Where redemption’s waters flow,
Drink until I thirst no longer
For the fading world below,
Live in wait for my Lord’s coming,
Wakeful for the coming night
When I swiftly open to him
In his image, in his sight.

The Winter

Dafydd ap Gwilym
Welsh
c. 1315 – c. 1370

 

Across North Wales
The snowflakes wander,
A swarm of white bees.
Over the woods
A cold veil lies.
A load of chalk
Bows down the trees.

No undergrowth
Without its wool,
No field unsheeted;
No path is left
Through any field;
On every stump
White flour is milled.

Will someone tell me
What angels lift
Planks in the flour-loft
Floor of heaven
Shaking down dust?
An angel’s cloak
Is cold quicksilver.

And here below
The big drifts blow,
Blow and billow
Across the heather
Like swollen bellies.
The frozen foam
Falls in fleeces.

Out of my house
I will not stir
For any girl
To have my coat
Look like a miller’s
Or stuck with feathers
Of eider down.

What a great fall
Lies on my country!
A wide wall, stretching
One sea to the other,
Greater and graver
Than the sea’s graveyard.
When will rain come?

The Pig

Roald Dahl
Welsh
1916 – 1990

 

In England once there lived a big
And wonderfully clever pig.
To everybody it was plain
That Piggy had a massive brain.
He worked out sums inside his head,
There was no book he hadn’t read,
He knew what made an airplane fly,
He knew how engines worked and why.
He knew all this, but in the end
One question drove him round the bend:
He simply couldn’t puzzle out
What LIFE was really all about.
What was the reason for his birth?
Why was he placed upon this earth?
His giant brain went round and round.
Alas, no answer could be found,
Till suddenly one wondrous night,
All in a flash, he saw the light.
He jumped up like a ballet dancer
And yelled, “By gum, I’ve got the answer!”
“They want my bacon slice by slice
“To sell at a tremendous price!
“They want my tender juicy chops
“To put in all the butchers’ shops!
“They want my pork to make a roast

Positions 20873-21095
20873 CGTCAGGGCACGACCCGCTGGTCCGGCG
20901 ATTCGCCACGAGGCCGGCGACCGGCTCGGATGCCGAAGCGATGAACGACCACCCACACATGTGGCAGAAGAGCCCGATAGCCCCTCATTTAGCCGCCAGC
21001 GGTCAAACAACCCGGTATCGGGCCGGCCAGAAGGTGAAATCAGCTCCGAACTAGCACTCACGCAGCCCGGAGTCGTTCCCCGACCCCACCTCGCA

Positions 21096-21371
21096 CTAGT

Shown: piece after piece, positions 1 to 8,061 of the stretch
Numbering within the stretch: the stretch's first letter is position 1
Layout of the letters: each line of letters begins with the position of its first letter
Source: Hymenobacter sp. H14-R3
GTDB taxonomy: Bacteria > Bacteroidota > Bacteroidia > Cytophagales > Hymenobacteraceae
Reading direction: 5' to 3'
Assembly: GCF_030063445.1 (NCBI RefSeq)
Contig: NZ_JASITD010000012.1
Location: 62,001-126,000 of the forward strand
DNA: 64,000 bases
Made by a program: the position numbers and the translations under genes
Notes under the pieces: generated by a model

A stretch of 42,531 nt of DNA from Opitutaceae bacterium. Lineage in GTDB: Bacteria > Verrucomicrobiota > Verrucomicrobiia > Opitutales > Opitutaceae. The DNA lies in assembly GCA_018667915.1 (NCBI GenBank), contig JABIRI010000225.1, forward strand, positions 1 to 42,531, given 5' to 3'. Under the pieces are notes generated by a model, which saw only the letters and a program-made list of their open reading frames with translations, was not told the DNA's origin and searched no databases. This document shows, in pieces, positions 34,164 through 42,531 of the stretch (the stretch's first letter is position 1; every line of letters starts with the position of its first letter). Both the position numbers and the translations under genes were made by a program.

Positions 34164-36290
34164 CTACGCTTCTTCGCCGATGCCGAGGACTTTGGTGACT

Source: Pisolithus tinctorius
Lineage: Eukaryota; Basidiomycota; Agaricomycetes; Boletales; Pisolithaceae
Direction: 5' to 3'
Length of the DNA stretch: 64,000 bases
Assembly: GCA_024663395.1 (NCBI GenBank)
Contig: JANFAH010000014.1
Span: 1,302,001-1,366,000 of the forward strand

“And that’s the part’ll cost the most!
“They want my sausages in strings!
“They even want my chitterlings!
“The butcher’s shop! The carving knife!
“That is the reason for my life!”
Such thoughts as these are not designed
To give a pig great peace of mind.
Next morning, in comes Farmer Bland,
A pail of pigswill in his hand,
And Piggy with a mighty roar,
Bashes the farmer to the floor . . .
Now comes the rather grizzly bit
So let’s not make too much of it,
Except that you must understand
That Piggy did eat Farmer Bland,
He ate him up from head to toe,
Chewing the pieces nice and slow.
It took an hour to reach the feet,
Because there was so much to eat,
And when he’d finished, Pig, of course,
Felt absolutely no remorse.
Slowly he scratched his brainy head
And with a little smile, he said,
“I had a fairly powerful hunch
“That he might have me for his lunch.
“And so, because I feared the worst,
“I thought I’d better eat him first.”

 

Do Not Go Gentle Into That Good Night

In honor of St. David’s Day, we present this work by the greatest poet in Welsh history.

Dylan Thomas
Welsh
1914 – 1953

 

Do not go gentle into that good night,
Old age should burn and rave at close of day;
Rage, rage against the dying of the light.

Though wise men at their end know dark is right,
Because their words had forked no lightning they
Do not go gentle into that good night.

Good men, the last wave by, crying how bright
Their frail deeds might have danced in a green bay,
Rage, rage against the dying of the light.

Wild men who caught and sang the sun in flight,
And learn, too late, they grieved it on its way,
Do not go gentle into that good night.

Grave men, near death, who see with blinding sight
Blind eyes could blaze like meteors and be gay,
Rage, rage against the dying of the light.

And you, my father, there on the sad height,
Curse, bless, me now with your fierce tears, I pray.
Do not go gentle into that good night.
Rage, rage against the dying of the light.